Don't Be Bland

Putting more stock in focus groups of users than designers is not a recipe for visually enthralling interfaces. Jason Arber strikes a balance.

A recent article in The New York Times caught my eye. It was a feature about Douglas Bowman, currently creative director at Twitter and previously a senior visual designer at Google. In a feature entitled 'Data, Not Design, is King in the Age of Google', The New York Times' Miguel Helft writes about Bowman being required to run every Google design decision - even "whether a line on a web page should be three, four or five pixels wide" - as test versions past user groups, whose responses would be a significant factor in the final outcome.

You could certainly argue that this kind of engineering-led decision-making has done Google no harm. In a little over 10 years it's become one of the most powerful and influential companies in the world, with a 2008 revenue of nearly $21.8 billion (according to Google Investor Relations). Google pretty much owns the internet, kicking its competitors in the seat of the pants when it comes to online search and advertising. While Apple might be a thorn in Microsoft's side, Google is a chainsaw in its jockstrap.

I've always been an advocate of the 'form follows function' school of design, especially in user interface and application development, where acting on whims and disregarding functional common sense can lead to fanciful but highly impractical interfaces. Of course, it takes unconventional creative minds to push our notions of what interface design can be, but it requires another set of smart people to take those alien interface concepts and channel their essence into something useable.

Apple is very good at this. It took Cover Flow - a technology invented by Andrew Coulter Enright and implemented by Jonathan del Strother for flipping through mp3 album artwork - and applied it to an operating system. This became a rather useful way of quickly finding the right document based on what it looks like rather than its title. In this way, Apple seems the opposite of Google; there's a sense that Apple ploughs its own furrow, confident that it knows what you want even before you realise it. Some find this attitude condescending, but at least there's no pandering to focus groups. Obviously, there's an important place for user testing, but when it becomes the design rationale for everything, the result can be bland and uninspiring.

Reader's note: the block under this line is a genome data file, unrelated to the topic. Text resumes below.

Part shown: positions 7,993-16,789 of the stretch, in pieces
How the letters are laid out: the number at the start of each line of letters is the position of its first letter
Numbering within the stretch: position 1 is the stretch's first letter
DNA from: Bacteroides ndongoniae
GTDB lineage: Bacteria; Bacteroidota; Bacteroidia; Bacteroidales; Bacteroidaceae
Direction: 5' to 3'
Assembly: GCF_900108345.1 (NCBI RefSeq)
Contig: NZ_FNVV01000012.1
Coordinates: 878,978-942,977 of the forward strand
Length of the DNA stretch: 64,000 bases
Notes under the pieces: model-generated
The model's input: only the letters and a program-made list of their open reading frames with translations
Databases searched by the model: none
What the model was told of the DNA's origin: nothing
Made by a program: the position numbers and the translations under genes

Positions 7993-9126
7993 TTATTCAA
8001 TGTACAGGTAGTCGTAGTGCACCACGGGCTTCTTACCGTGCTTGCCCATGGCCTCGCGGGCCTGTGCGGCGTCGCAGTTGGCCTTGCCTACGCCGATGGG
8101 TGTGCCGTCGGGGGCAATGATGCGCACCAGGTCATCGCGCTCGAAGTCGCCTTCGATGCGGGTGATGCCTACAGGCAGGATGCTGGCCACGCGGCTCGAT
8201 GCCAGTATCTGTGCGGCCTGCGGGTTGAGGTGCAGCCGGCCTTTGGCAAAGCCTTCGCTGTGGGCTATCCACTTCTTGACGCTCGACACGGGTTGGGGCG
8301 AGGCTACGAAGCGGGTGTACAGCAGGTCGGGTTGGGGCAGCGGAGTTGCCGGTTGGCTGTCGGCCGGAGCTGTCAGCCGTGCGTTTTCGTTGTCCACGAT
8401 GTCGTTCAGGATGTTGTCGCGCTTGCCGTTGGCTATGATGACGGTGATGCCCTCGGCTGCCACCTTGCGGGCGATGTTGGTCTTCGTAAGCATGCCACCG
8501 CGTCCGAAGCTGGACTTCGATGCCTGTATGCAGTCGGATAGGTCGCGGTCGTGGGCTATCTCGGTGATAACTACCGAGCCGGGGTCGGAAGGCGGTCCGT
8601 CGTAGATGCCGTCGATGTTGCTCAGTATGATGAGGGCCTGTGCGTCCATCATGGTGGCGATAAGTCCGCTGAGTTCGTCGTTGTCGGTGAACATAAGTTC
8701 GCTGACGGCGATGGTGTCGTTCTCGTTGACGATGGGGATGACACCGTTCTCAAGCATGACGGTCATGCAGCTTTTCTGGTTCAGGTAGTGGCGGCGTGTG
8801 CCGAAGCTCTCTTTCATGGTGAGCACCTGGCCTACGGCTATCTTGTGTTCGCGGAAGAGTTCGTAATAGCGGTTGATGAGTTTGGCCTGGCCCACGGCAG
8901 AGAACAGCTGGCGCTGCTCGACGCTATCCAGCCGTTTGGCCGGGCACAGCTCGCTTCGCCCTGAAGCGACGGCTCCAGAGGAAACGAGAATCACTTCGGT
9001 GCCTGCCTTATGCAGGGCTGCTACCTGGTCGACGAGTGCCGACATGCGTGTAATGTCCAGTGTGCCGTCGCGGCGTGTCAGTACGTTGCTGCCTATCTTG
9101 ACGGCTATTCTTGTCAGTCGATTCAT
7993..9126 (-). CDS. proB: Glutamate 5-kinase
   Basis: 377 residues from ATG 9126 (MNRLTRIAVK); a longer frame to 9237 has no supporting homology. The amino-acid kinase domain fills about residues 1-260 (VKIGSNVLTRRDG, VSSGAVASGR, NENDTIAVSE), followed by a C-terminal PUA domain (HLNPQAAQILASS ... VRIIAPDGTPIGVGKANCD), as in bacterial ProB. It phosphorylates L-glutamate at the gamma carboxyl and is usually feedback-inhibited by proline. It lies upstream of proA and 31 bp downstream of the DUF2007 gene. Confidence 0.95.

Google Video, in my opinion, has such an insipid interface it makes supermarket own-brand rice pudding look like a rock star about to drive a Rolls Royce into a swimming pool. Sure, it does the job but, for me, using it is a vaguely unsatisfying process. Look at how sexy Vimeo is by comparison. Hell, even the business-like YouTube does a better job. Here's the rub: Vimeo is still very functional, but has applied a silky varnish of great design that makes watching and interacting with videos a pleasure. It's possible to mix great design and functionality, and end up with something beautiful and unique (the great iPhone applications from Tapbots spring to mind).

Imagine if wonderful movies such as David Lynch's Mulholland Drive had been changed because a test screening audience wanted a more linear plot. I'm not suggesting that Google should start churning out Lynchian interfaces, simply that a user group will invariably funnel them into a very safe middle ground - and if Google really wants to shine, I suggest it puts trust in its designers over focus groups. Maybe the brand whose motto is 'Don't be evil' should look at adopting an updated version: 'Don't be bland'?